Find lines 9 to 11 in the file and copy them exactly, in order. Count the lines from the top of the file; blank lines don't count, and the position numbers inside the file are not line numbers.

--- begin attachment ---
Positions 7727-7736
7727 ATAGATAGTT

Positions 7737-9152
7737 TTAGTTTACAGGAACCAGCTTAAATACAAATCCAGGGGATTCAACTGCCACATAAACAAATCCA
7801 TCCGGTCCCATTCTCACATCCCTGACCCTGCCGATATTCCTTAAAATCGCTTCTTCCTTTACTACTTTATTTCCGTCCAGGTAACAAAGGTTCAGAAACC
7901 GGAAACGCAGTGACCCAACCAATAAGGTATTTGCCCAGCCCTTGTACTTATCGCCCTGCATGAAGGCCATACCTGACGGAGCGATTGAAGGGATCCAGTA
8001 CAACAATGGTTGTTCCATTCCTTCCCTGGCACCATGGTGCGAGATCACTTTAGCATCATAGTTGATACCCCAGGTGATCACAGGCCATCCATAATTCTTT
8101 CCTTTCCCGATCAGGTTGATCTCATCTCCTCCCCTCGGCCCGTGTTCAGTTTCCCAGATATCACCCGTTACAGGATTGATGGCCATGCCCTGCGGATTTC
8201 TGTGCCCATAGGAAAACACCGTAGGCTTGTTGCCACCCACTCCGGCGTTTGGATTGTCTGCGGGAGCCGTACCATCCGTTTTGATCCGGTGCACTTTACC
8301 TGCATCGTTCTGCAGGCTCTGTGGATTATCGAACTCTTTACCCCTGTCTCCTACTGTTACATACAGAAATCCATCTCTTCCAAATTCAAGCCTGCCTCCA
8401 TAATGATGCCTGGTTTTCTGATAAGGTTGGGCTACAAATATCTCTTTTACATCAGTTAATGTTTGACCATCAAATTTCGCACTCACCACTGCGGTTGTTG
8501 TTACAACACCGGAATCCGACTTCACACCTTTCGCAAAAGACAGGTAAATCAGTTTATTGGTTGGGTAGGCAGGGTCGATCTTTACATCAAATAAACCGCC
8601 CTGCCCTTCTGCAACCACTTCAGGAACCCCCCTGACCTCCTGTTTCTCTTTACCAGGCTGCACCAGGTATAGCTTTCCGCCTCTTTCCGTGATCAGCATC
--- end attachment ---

8201 TGTGCCCATAGGAAAACACCGTAGGCTTGTTGCCACCCACTCCGGCGTTTGGATTGTCTGCGGGAGCCGTACCATCCGTTTTGATCCGGTGCACTTTACC
8301 TGCATCGTTCTGCAGGCTCTGTGGATTATCGAACTCTTTACCCCTGTCTCCTACTGTTACATACAGAAATCCATCTCTTCCAAATTCAAGCCTGCCTCCA
8401 TAATGATGCCTGGTTTTCTGATAAGGTTGGGCTACAAATATCTCTTTTACATCAGTTAATGTTTGACCATCAAATTTCGCACTCACCACTGCGGTTGTTG